United States start-up Diamanti, which aims to converge network and storage to solve production container deployment and performance challenges, has emerged from stealth with US$12.5 million in funding and a new appliance.
Goldman Sachs Group, Charles River Ventures, Draper Fisher Jurvetson and GSR Ventures have all injected cash into the startup, whose founders are all technology veterans with pedigree including Cisco.
Jeff Chou, Diamanti co-founder and chief executive – and former Cisco staffer – says the company was founded to solve network and storage challenges in Linux containerized environments.
“Diamanti’s guiding philosophy is that solving IO challenges demands converged networking and storage,” Chou says.
“We have assembled the best talent and broadest team with the vision of building a great company around Linux containers, the biggest technology disruption since virtualisation, transforming how applications and infrastructure are designed, deployed and managed.”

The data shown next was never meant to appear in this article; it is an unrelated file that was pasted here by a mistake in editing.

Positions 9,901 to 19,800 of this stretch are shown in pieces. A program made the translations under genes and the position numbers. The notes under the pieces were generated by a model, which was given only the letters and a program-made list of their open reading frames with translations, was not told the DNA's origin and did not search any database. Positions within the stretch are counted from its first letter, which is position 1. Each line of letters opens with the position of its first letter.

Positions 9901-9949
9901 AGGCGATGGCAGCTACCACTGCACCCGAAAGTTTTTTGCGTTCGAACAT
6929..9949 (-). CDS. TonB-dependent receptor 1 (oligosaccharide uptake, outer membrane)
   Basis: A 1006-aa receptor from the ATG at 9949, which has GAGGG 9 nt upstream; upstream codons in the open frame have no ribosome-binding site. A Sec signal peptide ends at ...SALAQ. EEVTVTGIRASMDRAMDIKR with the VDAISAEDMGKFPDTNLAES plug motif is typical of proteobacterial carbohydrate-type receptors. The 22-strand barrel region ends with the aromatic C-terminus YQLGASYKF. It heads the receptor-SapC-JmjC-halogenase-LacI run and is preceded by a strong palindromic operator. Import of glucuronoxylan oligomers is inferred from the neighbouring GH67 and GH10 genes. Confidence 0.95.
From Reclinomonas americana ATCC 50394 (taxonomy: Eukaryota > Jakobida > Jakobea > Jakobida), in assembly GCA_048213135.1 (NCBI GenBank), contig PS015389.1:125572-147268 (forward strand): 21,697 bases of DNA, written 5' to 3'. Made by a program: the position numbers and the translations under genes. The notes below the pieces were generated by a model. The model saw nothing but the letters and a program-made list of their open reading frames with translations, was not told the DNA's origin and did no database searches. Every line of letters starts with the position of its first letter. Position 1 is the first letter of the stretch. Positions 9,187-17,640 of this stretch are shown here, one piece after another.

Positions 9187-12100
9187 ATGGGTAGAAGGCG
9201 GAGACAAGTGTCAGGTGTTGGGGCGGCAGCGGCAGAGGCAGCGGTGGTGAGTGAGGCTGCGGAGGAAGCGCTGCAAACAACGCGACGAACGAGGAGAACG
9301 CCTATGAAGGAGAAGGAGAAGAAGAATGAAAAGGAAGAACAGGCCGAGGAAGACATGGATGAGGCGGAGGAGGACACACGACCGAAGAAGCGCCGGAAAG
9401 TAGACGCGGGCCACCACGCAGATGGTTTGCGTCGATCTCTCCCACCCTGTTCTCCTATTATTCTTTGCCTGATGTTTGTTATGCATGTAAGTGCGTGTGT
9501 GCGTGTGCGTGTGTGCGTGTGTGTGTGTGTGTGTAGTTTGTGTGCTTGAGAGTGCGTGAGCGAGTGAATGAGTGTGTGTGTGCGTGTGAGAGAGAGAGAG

Diamanti says its converged appliance addresses infrastructure problems that developers and operators face when deploying containers in production.
“The solution’s software-defined controls, which Diamanti has contributed to Kubernete’s open source project, empower developers to specify their network and storage resources and service levels.
“The appliance includes network and storage innovations that deliver guaranteed performance levels with 10X latency and throughput improvements.
“It also plugs seamlessly into existing infrastructure and is simple to deploy, manage, and scale for operators,” the company says.
Diamanti claims it brings ease of use and guaranteed performance for containers to the US$10.6 billion converged infrastructure market.
Gartner predicts at least 50% of new workloads will be deployed into containers in at least one stage of the application life cycle by 2018.
“Our vision is to enable enterprises to deploy containerised applications quickly, knowing with certainty how they will perform and that they will work off the shelf in an open ecosystem,” Chou says.
“We fast track containers to production by automating their most challenging networking and storage operations.”